Diamond polycrystalline side 20 C. air cooled

Measurements revealed that the maximum temperature of the LD heating portion was 75 C., and laser output was also normal.

Next, a diamond monocrystalline substrate alone, a diamond polycrystal alone, and diamond composite substrates of varied thickness were subjected to the same toughness and thermal conduction tests.

Table 4 shows the structure of the diamond monocrystalline substrate and test results. The size of the main face of the diamond monocrystalline substrate was 10 mm square in every case, which is the same as that of substrate 1, the orientation was {100}, and α (which indicates deviation of orientation) was no more than 2 degrees except in the case of substrate 9. The conditions under which the polycrystalline film was formed were all the same as in Table 1.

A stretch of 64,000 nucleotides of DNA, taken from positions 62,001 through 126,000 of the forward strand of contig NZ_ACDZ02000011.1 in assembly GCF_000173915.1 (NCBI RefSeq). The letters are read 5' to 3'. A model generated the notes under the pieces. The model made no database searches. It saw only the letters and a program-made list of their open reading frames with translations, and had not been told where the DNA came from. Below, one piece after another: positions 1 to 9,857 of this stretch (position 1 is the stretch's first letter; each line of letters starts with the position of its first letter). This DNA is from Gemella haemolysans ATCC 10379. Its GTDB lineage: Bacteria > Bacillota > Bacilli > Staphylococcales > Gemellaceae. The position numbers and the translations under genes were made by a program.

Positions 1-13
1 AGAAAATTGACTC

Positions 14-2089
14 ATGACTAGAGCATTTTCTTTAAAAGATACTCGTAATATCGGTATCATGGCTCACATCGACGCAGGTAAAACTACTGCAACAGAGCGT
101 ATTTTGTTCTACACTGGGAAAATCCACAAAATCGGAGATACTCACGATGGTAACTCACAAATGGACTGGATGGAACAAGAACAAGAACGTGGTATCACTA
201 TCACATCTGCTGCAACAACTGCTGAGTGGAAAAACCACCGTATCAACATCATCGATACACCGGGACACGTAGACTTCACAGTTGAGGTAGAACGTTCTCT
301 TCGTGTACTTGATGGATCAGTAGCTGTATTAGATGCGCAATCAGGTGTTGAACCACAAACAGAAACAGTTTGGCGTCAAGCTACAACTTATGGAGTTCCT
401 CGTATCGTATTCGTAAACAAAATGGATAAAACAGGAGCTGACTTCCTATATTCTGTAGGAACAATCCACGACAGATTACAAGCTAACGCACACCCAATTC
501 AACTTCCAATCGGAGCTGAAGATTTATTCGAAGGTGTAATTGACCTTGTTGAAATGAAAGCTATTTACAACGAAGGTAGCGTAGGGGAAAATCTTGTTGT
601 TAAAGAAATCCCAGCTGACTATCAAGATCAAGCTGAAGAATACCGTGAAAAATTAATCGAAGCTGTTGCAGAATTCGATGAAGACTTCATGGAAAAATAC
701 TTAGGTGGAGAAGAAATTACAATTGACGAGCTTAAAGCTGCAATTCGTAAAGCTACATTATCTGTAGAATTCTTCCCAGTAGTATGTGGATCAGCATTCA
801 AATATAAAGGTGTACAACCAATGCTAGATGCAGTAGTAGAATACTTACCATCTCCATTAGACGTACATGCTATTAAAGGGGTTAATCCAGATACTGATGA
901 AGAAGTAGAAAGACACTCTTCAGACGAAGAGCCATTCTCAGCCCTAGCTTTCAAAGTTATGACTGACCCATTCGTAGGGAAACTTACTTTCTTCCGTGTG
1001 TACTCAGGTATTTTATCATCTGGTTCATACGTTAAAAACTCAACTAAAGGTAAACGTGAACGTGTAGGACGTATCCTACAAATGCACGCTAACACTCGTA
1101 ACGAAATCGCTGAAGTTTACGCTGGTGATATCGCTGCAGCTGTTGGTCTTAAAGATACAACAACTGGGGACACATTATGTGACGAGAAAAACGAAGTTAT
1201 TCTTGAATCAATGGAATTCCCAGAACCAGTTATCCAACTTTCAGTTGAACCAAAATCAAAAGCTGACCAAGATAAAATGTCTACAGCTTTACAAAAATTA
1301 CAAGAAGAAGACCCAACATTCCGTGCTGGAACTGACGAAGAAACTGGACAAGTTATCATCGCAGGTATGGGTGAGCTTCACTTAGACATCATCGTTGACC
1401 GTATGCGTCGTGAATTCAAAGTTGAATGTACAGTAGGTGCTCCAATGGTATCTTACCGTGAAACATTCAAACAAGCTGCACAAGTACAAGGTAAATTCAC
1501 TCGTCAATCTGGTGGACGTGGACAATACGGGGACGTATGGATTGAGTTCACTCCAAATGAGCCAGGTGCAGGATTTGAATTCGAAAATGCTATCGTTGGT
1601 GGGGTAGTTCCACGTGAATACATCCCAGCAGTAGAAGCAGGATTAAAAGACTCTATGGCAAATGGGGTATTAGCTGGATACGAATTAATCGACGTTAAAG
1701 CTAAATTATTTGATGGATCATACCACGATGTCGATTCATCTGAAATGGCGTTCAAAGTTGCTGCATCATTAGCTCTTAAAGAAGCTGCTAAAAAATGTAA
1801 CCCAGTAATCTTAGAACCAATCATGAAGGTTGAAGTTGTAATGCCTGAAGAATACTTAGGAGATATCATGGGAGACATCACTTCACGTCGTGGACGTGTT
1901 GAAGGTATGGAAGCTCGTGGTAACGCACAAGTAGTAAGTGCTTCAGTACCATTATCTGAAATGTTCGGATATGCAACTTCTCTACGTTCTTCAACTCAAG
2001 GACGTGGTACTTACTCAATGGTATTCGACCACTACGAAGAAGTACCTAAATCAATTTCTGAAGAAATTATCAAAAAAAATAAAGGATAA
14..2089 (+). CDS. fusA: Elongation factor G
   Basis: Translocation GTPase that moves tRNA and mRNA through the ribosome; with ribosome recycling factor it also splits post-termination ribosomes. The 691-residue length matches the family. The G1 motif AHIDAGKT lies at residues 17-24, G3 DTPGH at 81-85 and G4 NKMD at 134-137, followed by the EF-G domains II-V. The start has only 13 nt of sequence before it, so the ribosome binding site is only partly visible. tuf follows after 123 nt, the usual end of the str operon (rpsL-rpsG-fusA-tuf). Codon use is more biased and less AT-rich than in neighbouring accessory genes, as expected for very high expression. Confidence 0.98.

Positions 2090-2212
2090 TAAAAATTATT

TABLE 4
Test results
Mono- Poly- Heating
Sub- crystal crystal Angle Bending portion
strate thickness thickness α resistance temp. Laser
No. (mm) (mm) (deg) (MPa) ( C.) output
1 0.5 0.5 1.9 1240 75 normal
2 1.0 0 1.8 260 69 normal
3 0 1.0 1.1 1440 86 decrease
4 0.25 0.75 1.3 1380 81 normal
5 0.15 0.8 0.5 1400 84 decrease
6 0.7 0.3 1.5 510 72 normal
7 0.09 0.09 1.9 180 59 normal
8 1.1 1.1 2.0 1670 95 decrease
9 0.5 0.5 5.5 1130 76 normal